Bookstagram, in case you didn't know, is the bookish corner of the photo and video sharing social media platform Instagram. I joined it over four years ago, and you can find me here.
As I often get asked similar questions about my bookstagramming, I thought I would do a Q+A with an imaginary interviewer. Hope you find it useful!
How did you get started on bookstagram?
I got into it in a roundabout way. I installed Instagram on my phone solely because my teenage daughters wanted me to like their pictures. Which I did. And then, after a while I looked around to see who else was on (Instagram helpfully gives you suggestions of people you might know). A good friend of mine, Baba @tundextra had an account which to my surprise was all about the books he read. And I could see that people went onto his posts to chat about books. How very wonderful, I thought. The seed was planted.
I subsequently set up a little account, and kept it on private, taking practice pics of the books I was reading and uploading them. I thought I would record holidays as well, so I called it Places_and_Books. My first picture, in September 2016 was of The Bell Jar on holiday at Lac d'Annecy in France. I think I uploaded another five pictures (with no captions or hashtags) before I held my breath, and clicked "make public". How excited I was to get three likes!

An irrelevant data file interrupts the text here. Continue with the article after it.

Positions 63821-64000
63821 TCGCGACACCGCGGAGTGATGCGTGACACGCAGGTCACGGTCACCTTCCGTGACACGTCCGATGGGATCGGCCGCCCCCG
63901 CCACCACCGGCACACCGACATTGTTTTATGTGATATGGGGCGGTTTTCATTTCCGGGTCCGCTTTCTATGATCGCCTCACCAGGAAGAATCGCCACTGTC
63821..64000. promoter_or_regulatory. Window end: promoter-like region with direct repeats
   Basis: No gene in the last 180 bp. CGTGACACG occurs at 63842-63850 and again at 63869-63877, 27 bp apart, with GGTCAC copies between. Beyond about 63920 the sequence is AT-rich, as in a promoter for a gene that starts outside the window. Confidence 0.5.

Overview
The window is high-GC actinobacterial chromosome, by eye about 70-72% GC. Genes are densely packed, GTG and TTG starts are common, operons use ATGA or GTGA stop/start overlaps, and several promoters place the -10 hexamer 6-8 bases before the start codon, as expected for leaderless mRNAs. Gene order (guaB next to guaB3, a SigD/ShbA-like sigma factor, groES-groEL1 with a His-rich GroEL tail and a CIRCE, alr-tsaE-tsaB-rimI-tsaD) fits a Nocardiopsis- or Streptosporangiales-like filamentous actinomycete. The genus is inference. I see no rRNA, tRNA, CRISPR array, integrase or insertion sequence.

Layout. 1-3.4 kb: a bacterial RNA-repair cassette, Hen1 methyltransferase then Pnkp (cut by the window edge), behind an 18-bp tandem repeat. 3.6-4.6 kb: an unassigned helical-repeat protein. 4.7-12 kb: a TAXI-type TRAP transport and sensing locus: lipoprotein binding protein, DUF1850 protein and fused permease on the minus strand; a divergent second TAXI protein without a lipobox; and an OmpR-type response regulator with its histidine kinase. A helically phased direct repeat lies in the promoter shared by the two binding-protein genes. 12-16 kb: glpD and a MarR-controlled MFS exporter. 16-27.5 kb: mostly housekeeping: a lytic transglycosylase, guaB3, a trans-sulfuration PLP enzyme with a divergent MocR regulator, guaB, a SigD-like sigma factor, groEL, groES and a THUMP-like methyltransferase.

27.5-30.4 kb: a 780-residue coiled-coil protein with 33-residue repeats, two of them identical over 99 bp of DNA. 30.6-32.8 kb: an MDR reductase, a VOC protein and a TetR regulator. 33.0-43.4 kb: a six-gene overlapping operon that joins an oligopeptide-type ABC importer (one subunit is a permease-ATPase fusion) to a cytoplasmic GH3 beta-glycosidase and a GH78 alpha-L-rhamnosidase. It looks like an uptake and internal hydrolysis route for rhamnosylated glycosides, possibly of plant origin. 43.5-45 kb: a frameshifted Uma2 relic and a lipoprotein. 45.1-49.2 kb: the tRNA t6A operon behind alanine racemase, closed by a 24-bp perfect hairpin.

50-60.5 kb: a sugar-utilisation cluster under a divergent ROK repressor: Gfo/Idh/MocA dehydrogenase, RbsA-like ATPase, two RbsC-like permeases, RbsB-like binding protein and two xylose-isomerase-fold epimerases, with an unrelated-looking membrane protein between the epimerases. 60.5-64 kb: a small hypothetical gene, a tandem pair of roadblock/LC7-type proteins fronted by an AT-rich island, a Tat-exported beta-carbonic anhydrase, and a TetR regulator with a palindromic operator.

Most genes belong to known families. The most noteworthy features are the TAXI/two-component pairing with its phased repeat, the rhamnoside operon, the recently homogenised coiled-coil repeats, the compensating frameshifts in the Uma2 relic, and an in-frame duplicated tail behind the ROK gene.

Still I had no picture or name on my account, nothing to identify me - and I had told no one that I was running the account. And thus I continued for quite a while, slowly growing and learning about Instagram, before eventually putting my first name on after nearly a year, and my picture on about two years later.
What is the best way to grow your bookstagram account?
I do sometimes get asked about how to go about growing your account and to be honest, there are no shortcuts that I know of. These are my top tips, though to be fair others will probably have better ones:
Take the best quality pictures you can. It is a visual medium after all. Take your own pics in your own style, don't feel you have to copy anyone else's picture.
Find your style. Let your personality shine through. It has to be honest. People want to get to know YOU.
Post regularly, but be careful not to spam. Some people will get fed up if you are dominating their feed. Once a day works for me, and for most people.
Engage, engage, engage. Follow others, comment on their posts, DM them if you want. In the words of Ralph Waldo Emerson "the only way to have a friend is to be one".
Use hashtags wisely, but not repetitively or excessively, to direct people to your account. These are the key words or metatags that will enable people to search out your content. So if you are posting about a George Orwell novel hashtag #georgeorwell - have a look at how others use hashtags and you'll get the idea.
And ultimately, don't worry about numbers. Really. Just enjoy yourself. Enjoy posting, expressing whatever you want to express, and making friends in a worldwide bookish community. It's about quality not quantity.